Landes Const. Co., Inc. , 833 F.2d at 1371-72 (footnotes omitted). The district court has discretion in ruling on a motion for a new trial. SEC v. Todd , 642 F.3d 1207, 1225 (9th Cir. 2011).

B. Lost Profit Damages

The copyright owner is entitled to either actual damages and any additional profits of the infringer or statutory damages. 17 U.S.C. § 504(a). The copyright owner may elect to pick either at any time before final judgment. 17 U.S.C. § 504(c)(1). Plaintiff asserts that it seeks to recover the lost profits award of damages as long as the Court does not grant Defendant's motion.

As to actual damages and profits,

The copyright owner is entitled to recover the actual damages suffered by him or her as a result of the infringement, and any profits of the infringer that are attributable to the infringement and are not taken into account in computing the actual damages. In establishing the infringer's profits, the copyright owner is required to present proof only of the infringer's gross revenue, and the infringer is required to prove his or her deductible expenses and the elements of profit attributable to factors other than the copyrighted work.

17 U.S.C. § 504(b)(emphasis added). Lost profits can be direct or indirect and is the wrongfully obtained profits resulting from the infringement. Polar Bear Prods., Inc. v. Timex Corp. , 384 F.3d 700, 710 (9th Cir. 2004).

The burden is on the copyright owner to present proof "only of the infringer's gross revenue" and then the burden shifts to the infringer to demonstrate its "deductible expenses and the elements of profits attributable to factors other than the copyrighted work." Polar Bear , 384 F.3d at 711 (citing 17 U.S.C. § 504(b).

It is "implicit that the profits sought are those that arise from the infringement" and a copyright owner must present a gross revenue number that bears a "legally significant relationship" to the infringement. Id. at 711. Therefore, Plaintiff must demonstrate a causal link between the infringement and the profits sought. Id. at 712. Damages must be sufficiently supported by the evidence and non-speculative. Id. at 708. "When an infringer's profits are only remotely and speculatively attributable to infringement, courts will deny recovery to the copyright owner." Frank Music Corp. v. Metro-Goldwyn-Mayer, Inc. , 772 F.2d 505, 517 (9th Cir. 1985).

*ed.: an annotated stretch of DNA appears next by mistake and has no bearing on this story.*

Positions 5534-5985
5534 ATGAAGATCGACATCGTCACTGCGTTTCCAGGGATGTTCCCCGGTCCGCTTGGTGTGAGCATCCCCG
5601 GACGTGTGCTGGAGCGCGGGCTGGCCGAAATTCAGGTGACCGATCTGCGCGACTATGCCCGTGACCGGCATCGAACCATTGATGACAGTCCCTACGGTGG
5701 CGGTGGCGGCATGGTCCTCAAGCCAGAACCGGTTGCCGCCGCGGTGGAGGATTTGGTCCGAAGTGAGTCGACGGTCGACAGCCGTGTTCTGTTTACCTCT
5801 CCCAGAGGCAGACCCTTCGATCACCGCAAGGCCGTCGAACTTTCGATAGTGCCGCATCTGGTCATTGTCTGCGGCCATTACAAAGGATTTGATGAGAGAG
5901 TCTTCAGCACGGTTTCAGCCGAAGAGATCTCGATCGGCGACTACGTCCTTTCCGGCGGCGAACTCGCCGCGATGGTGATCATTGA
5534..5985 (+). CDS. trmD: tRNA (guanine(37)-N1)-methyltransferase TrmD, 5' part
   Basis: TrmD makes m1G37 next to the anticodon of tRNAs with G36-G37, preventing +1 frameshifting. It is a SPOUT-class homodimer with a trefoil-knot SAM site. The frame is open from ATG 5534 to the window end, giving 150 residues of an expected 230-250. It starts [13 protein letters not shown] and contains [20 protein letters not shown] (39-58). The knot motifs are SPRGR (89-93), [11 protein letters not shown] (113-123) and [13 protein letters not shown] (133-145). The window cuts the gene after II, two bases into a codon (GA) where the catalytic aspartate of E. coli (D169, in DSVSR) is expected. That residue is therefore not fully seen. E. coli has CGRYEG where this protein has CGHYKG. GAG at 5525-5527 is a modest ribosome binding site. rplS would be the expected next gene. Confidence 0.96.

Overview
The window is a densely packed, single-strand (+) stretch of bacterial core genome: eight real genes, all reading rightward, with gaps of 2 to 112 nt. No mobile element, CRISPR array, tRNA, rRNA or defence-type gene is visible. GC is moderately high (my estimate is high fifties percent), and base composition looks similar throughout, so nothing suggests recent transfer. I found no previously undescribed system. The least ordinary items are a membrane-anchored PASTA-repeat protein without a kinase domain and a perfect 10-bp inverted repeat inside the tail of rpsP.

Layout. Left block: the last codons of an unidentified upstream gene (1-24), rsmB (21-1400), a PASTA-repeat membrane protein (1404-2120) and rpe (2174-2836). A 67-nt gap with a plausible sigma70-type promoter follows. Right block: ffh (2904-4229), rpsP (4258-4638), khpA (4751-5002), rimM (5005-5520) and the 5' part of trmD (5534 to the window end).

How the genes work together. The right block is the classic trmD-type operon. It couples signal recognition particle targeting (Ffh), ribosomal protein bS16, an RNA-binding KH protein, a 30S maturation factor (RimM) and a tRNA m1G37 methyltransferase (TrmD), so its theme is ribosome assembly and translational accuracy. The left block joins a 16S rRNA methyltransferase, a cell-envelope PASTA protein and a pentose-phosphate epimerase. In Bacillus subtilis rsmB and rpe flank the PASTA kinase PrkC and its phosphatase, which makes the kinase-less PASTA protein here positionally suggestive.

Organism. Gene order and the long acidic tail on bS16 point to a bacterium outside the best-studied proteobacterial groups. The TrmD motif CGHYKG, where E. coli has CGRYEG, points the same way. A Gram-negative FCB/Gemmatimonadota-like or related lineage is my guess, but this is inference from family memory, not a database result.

With these requirements in mind, the Court addresses AIF's challenge to the $1 million profit award. At trial, Brighton did not give an estimate for AIF's profits allegedly gained from its unauthorized use of Brighton's copyrighted material. Instead, Brighton provided an estimate of the total gross sales of all AIF profits. The evidence admitted showed that AIF sold hundreds of watches and the jury found that AIF violated 39 copyright designs. (Dkt. No. 386.)

AIF contends that Plaintiff's introduction of and the court's erroneous evidentiary ruling admitting, over the relevance objection of defense counsel, Defendant's total gross revenues of $55, 823, 870, Exhibit No. 568, generated during the period of infringement from 2004-2010 was prejudicial because it was not attributable to the gross revenues of infringing products. As such, the jury's award based on Defendant's lost profits is speculative and excessive as a matter of law and not supported by the evidence at trial. In fact, according to Defendant, the evidence at trial revealed that there was about $25, 000 in gross revenues based on sales of the infringing products and about $3, 600 in net profits during the period of infringement. Therefore, the jury verdict award of $1, 000, 000 contrasts grossly with the $25, 000 in gross revenues of invoices presented at trial. AIF asserts that since Plaintiff failed to meet its burden of proving gross revenues generated by the infringing sales, Defendant's profits should be limited to the evidence of sales adduced at trial by the Defendant.

Plaintiff opposes arguing that the jury's award was well within the permissible range based on the evidence. The jury's award of $1, 000, 000 is less than 1.8 percent of AIF's total sales of $55, 823, 870. Plaintiff asserts that the jury could not reasonably estimate profits when there were no sales records for over half of the AIF styles at issue; there were no pre-2005 sales records for any of the AIF styles at issue; AIF could not fill in the gaps through testimony; and AIF's testimony that it produced all of its records was not credible. Plaintiff contends that the jury considered the incomplete sales invoices produced by AIF; the 2004 AIF catalog indicating the quantity of infringing AIF product compared to non-infringing AIF product; AIF's total sales during the majority of the period of infringement; AIF's testimony; and testimony from the parties' respective expert economists. Based on what was available and presented, the jury's award of $1million should not be disturbed.

When a defendant, "who has control of the evidence of sales, fails and refuses to produce evidence of sales or absence of sales, plaintiffs may be allowed to use "indirect and less definite and certain methods of proof." Deering Milliken & Co. v. Gilbert , 269 F.2d 191, 193 (2d Cir 1959) (holding that where defendant produces no evidence of sales, defendant bears risk of uncertainty in damages determination relying on circumstantial evidence). In Gilbert, the defendant was patently evasive; denying any palming off and cloaked his answers by a short memory. Id . Plaintiff need only establish "a basis for a reasoned conclusion as to the extent of injury caused by the deliberate and wrongful infringement." Id . If there is incomplete evidence of sales of infringing goods, the Court "may justifiably rely on circumstantial evidence involving the extent of an infringer's wrongdoing." N.Y. Racing Ass'n, Inc. v. Storup News Agency Corp. , 920 F.Supp. 295, 301 (N.D.N.Y. 1996) (trademark infringement case).